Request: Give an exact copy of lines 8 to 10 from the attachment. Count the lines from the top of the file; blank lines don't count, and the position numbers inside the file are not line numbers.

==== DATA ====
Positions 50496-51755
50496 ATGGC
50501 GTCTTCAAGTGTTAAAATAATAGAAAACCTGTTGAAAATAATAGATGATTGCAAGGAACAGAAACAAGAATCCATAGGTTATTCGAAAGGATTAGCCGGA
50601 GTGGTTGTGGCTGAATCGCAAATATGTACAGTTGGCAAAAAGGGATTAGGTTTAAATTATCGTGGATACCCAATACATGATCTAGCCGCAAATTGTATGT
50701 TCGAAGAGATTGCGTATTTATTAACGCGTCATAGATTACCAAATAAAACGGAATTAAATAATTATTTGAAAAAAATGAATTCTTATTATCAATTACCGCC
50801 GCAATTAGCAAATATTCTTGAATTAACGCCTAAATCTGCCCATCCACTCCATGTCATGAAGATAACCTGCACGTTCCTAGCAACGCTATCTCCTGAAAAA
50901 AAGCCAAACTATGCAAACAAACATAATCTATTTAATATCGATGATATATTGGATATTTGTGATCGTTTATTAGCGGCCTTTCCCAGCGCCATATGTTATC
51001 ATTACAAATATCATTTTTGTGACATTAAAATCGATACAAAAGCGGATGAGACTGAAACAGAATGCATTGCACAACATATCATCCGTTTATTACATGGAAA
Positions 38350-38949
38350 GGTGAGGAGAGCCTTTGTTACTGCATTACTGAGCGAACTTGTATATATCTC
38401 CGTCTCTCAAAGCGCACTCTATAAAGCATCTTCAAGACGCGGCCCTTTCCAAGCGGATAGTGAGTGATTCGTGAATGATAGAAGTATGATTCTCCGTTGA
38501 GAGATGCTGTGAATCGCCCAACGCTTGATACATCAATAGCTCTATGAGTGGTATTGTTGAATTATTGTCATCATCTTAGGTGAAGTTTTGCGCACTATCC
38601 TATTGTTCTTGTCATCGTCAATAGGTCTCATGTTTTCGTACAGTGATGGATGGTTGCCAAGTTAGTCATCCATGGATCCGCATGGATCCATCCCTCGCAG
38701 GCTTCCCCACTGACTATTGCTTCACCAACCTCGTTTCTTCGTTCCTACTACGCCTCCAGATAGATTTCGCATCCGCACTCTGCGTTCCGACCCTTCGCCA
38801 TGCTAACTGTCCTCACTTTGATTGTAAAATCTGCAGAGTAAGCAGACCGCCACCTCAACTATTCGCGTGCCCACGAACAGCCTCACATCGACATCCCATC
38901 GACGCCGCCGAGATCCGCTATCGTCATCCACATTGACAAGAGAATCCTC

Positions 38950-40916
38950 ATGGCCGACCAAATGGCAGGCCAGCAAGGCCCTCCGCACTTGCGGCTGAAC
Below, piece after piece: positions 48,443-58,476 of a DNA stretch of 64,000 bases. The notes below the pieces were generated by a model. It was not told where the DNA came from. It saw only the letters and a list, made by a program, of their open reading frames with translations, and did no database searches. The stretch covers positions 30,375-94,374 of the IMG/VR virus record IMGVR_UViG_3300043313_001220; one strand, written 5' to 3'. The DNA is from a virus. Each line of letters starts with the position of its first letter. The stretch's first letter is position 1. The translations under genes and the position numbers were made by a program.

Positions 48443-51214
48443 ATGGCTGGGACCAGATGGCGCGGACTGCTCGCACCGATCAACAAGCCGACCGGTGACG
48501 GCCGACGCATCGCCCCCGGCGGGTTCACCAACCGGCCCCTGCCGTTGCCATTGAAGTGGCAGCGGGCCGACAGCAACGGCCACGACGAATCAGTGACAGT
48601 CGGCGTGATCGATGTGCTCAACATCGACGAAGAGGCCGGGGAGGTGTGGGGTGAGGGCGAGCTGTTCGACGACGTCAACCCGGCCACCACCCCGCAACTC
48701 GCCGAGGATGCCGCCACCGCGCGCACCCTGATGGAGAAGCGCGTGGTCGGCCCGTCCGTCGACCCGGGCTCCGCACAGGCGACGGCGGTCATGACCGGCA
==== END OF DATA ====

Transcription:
51001 ATTACAAATATCATTTTTGTGACATTAAAATCGATACAAAAGCGGATGAGACTGAAACAGAATGCATTGCACAACATATCATCCGTTTATTACATGGAAA
Positions 38350-38949
38350 GGTGAGGAGAGCCTTTGTTACTGCATTACTGAGCGAACTTGTATATATCTC